More research is still needed to determine the risk of developing a subsequent malignant neoplasm following radioactive iodine treatment for thyroid cancer, according to findings that were presented during the Annual Meeting of the American Thyroid Association and published in <em>Thyroid</em>.
More research is still needed to determine the risk of developing a subsequent malignant neoplasm (SMN) following radioactive iodine treatment (RAI) for thyroid cancer, according to findings that were presented during the Annual Meeting of the American Thyroid Association and also published inThyroid.
Along with co-investigators, lead study author Chi Yun Yu, MD, conducted a systematic review and meta-analysis of studies examining whether the risk of SMN was different in patients with thyroid cancer treated with RAI compared with those not treated with RAI. The findings suggested that the body of evidence is highly heterogeneous and complex, amongst both adjusted and unadjusted figures, and more research is still needed on the potential risk of SMNs, which is an important concern in thyroid cancer.
“The heterogeneity of results within the outcome of any SMN and variability in effects observed among various specific SMNs suggest that it may be preferable for future studies to examine the risks of respective second primary cancers, rather than the composite outcome of any SMN,” the investigators wrote. “Our findings also suggest that there may be variable biologic effects associated with RAI treatment in different tissues, although confirmatory research is needed.”
The investigators published an original review in 2009, however, there were very few data available at the time. Due to a recent increase in data published on this topic, they performed the updated systematic review.
The investigators reviewed 3506 unique electronic search citations, 93 full-text papers, and 17 studies. In order to be included in the review the studies were required to be in the English language, have thyroid cancer as the first malignancies and report the rate of any SMN or specific SMNs in patients treated with RAI and not treated with RAI. Studies eligible for inclusion were published clinical trials, observational studies with >50 patients, or systematic reviews/meta-analyses with a similar focus to this study. Investigators did not include narrative reviews, editorials, or letters without original data. In the case of overlapping study groups, for example, multiple reports from the same clinical or registry dataset, the data set with the most thyroid cancer patients was used, or the most recent report with relevant data.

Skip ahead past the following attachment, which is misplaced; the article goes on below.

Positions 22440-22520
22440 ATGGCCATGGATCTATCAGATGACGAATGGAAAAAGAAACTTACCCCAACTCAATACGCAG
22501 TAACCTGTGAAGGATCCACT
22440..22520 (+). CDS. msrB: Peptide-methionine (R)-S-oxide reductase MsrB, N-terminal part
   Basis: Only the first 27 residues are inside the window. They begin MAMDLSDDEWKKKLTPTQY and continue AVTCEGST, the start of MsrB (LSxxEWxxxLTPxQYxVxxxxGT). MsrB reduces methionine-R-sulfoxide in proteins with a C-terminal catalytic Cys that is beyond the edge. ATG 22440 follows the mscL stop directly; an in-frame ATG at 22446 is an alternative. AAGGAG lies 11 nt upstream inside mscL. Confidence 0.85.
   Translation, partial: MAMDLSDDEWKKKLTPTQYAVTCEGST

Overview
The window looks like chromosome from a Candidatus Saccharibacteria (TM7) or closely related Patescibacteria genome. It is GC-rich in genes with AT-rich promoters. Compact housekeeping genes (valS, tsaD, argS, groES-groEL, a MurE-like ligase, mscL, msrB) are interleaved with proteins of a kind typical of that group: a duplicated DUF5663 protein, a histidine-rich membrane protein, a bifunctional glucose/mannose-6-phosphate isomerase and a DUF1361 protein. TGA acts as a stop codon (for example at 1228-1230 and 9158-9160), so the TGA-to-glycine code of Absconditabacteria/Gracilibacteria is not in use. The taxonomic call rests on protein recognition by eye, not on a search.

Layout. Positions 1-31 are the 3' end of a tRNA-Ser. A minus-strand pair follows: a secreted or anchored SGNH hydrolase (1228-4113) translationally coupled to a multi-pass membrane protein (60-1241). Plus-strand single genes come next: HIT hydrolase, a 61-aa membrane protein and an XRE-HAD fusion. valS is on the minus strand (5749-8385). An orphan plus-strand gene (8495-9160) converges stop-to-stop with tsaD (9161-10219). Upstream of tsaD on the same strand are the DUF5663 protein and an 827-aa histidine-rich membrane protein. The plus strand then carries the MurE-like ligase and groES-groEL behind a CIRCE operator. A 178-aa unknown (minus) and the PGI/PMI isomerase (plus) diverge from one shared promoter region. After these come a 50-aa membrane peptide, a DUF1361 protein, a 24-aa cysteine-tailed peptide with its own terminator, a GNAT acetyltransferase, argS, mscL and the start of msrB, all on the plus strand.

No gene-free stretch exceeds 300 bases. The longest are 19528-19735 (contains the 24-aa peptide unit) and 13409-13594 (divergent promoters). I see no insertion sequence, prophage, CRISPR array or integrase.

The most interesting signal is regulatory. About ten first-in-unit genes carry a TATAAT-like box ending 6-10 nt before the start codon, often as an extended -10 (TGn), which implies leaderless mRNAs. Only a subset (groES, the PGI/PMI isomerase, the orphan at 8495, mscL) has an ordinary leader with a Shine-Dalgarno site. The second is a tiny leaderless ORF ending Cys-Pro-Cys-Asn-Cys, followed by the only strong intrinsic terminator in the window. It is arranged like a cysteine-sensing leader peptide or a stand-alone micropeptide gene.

Investigators noted that 2 previously published systematic reviews suggested patients treated with RAI had an increased risk of developing any SMN and 1 meta-analysis suggested a reduced risk of breast SMN after RAI treatment.
A meta-analysis of crude data from this review showed that the risk ratio of any SMN in patients with thyroid cancer treated with RAI was 0.98 (95% CI, 0.76-1.27) (n = 10 studies of 65,539 individuals; heterogeneity Q = 64.26).
The pooled risk ratio for any SMN, adjusted for confounders, was 1.16 (95% CI, 0.97-1.39) (n = 6 studies, data from at least 11,241 patients; heterogeneity Q = 10.86).
In secondary analyses examining specific SMNs, although relatively rare, patients treated with RAI had an increased risk of subsequent leukemia, but a reduced risk of multiple myeloma. The investigators suggested that this could be due to some unintentional therapeutic benefit that patients received from treatment with I-131. On the other hand, RAI treatment status did not have a significant impact on increased relative risk of breast cancer, salivary cancer, and combined hematologic malignancies.
“Further research is clearly needed to better understand the relationship between RAI treatment and I-131 activities with specific SMNs, including multiple myeloma. Such studies must consider the full spectrum of potential of targeted and off-target outcomes,” the investigators wrote.
The authors suggested that further data should include large prospective trials including long-term (>10 years) follow-up.
Yun Yu C, Saeed O, Goldberg A, et al. A Systematic Review and Meta-analysis of Subsequent Malignant Neoplasm Risk after Radioactive Iodine Treatment of Thyroid Cancer [published online October 27, 2018].Thyroid. doi: 10.1089/thy.2018.0244.